Generally, Thursday evenings, stores are open longer (until 9pm). Most remain closed on Sundays except in larger train stations and small malls/gasoline stations along the motorway.
Department stores, malls: 9 or 10am to 6.30pm during week days; 10am to 4pm Saturdays.
Grocery stores: 8am to 6.30pm; smaller grocery stores still close at lunchtime. Saturdays open until 4pm. (5pm in larger cities and touristy areas).
Restaurants: some open for breakfast, others only open during lunch and dinner hours (11.30am to 2pm, 6.30pm to 10pm). The average restaurant, even if open all day, closes the kitchen for warm meals after lunch (2 or 3pm) until dinnertime.
Post offices: 7.30am to noon and 1.30pm to 6.30pm during weekdays; Saturdays 7.30am to 11am. Main post offices in larger cities tend to be open during lunch time.
Banks: 8.30am to 13.30h, 1.30pm to 5.30pm weekdays; open during lunch in larger city centres.
Tourist offices: Monday to Saturday 8am to 5pm in downtown areas of larger cities; in tourist areas open 7 days a week.
Gas stations and kiosks: usually open daily from 6.30am until 9pm. Most gas stations accept major credit cards and/or Swiss bank notes at their self-serve machines which run 24/7.
Museums: generally closed on Monday, but are often open longer one evening a week (usually Thursday or Friday).
Pharmacies: 9am to 1pm and 2pm to 6.30pm. Downtown pharmacies in larger cities tend to stay open during lunchtime. On each pharmacy window you find a list with pharmacies that are open during night time.
Generally, everything is closed on Sundays and public holidays.
For regular and uninterrupted email and Internet access, you can buy a SIM Card relatively cheap upon arrival (you need a unlocked cell phone though) and then reload the SIM Card as needed - for as little as CHF 10. Swisscom, Sunrise, the postoffice and many more offer Internet connection. At this moment, Sunrise seams to offer the best deal. Both - Swisscom and Sunrise - are located at the Zürich's Airport airport and you can buy a SIM Card at Geneva's Airport at the postoffice. Of course, stores are scattered throughout cities and towns, and even larger train stations.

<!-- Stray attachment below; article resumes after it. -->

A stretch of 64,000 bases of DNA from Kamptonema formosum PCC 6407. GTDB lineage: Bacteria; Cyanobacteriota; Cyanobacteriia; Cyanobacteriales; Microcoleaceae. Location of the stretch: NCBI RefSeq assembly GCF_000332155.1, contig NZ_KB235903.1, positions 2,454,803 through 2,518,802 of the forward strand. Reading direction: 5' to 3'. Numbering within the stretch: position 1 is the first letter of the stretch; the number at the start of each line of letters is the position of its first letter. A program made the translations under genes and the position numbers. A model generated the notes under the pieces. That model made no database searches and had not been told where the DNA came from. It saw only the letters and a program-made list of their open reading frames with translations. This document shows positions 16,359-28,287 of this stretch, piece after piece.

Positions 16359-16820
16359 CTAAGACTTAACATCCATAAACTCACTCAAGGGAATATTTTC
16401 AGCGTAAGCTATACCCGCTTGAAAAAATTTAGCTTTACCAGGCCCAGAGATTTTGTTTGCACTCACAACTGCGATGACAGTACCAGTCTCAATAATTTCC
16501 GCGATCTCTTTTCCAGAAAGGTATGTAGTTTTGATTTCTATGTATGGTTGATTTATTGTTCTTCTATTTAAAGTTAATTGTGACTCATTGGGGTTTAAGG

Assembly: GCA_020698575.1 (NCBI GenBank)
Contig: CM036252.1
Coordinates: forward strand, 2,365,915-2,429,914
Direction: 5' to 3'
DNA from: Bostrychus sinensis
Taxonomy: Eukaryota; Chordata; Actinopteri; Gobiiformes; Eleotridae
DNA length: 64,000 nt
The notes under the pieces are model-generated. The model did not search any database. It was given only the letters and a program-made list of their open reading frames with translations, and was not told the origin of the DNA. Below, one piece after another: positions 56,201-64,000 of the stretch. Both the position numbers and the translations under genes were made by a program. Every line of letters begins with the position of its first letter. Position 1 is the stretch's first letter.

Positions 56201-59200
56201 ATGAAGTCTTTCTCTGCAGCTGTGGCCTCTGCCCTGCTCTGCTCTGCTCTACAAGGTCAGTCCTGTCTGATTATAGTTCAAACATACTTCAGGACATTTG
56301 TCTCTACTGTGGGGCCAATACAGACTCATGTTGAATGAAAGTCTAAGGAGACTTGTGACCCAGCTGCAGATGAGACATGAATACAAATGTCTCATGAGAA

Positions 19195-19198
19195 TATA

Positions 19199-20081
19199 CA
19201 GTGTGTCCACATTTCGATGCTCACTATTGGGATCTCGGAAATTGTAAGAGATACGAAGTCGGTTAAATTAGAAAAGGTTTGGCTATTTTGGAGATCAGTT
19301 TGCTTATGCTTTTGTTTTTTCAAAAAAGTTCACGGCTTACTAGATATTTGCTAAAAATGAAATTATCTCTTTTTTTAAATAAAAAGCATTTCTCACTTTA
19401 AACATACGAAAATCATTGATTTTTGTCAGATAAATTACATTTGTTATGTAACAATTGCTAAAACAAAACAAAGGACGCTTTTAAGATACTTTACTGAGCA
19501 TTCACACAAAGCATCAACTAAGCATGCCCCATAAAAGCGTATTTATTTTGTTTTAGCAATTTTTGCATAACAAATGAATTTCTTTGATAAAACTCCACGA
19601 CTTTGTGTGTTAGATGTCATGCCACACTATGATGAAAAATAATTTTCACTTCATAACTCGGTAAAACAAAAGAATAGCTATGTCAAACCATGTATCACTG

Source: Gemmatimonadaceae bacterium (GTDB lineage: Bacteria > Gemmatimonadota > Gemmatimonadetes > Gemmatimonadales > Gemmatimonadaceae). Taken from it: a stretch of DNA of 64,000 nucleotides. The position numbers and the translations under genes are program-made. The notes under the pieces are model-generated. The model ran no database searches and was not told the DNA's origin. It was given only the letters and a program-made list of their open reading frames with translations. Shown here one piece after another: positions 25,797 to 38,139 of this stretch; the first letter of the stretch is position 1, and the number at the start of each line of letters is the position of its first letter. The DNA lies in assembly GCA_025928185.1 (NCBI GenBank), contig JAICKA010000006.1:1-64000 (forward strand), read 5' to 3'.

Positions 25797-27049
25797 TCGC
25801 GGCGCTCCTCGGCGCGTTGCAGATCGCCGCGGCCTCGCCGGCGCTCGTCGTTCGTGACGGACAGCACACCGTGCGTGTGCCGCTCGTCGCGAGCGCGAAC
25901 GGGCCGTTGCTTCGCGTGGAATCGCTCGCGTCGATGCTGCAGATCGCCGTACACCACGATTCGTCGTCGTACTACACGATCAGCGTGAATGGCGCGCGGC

Switzerland is still a developing nation when it comes to
free internet access.
If cities offer free internet access, you still need an access code. More and more cities offer Hotspots, mostly in high frequented areas, such as train stations and main squares.
Some restaurants offer free internet access for their paying guests, such as Coop and Migros self-serve restaurants, Tibits (vegetarian restaurant) in Zürich and Bern, Starbucks and McDonalds.
Approx. 80% of hotels offer Internet access to its guest, however, it is not always free or the time is limited.
Zürich Airport offers one hour free Internet access. You'll receive a free access code by scanning your board card at info booths (or log in via mobile phone and receive the code via SMS). If you need longer access you can purchase additional minutes. Basel EuroAirport offers free WiFi Access, although you have to log in every 45 minutes. Geneva Airport offers 90 minutes free access (can be used in several sessions). International prepaid phone and SIM cards can be bought at the post office or at the American Express counter.
The Postal busses offer on more and more routes free access. You will only need a one-time access code. Register with the post bus driver and you will be able to access wireless internet for eternity. Want to know where it's available? Click here.
Tourist offices offer Internet access as well, but some charge exorbitant fees.
Internet Cafés: prices vary.
As long as you find a phone booth that accepts coins, you can use Swiss coins as well as EUROS. But as soon as they have to get replaced, you will need prepaid calling cards (called Taxcards). You can buy them in dominations between CH5, 10 and 20 at post offices, some newsstands (Kiosks), at gasoline stations, larger train stations or any phone provider (SwissCom, Sunrise etc.).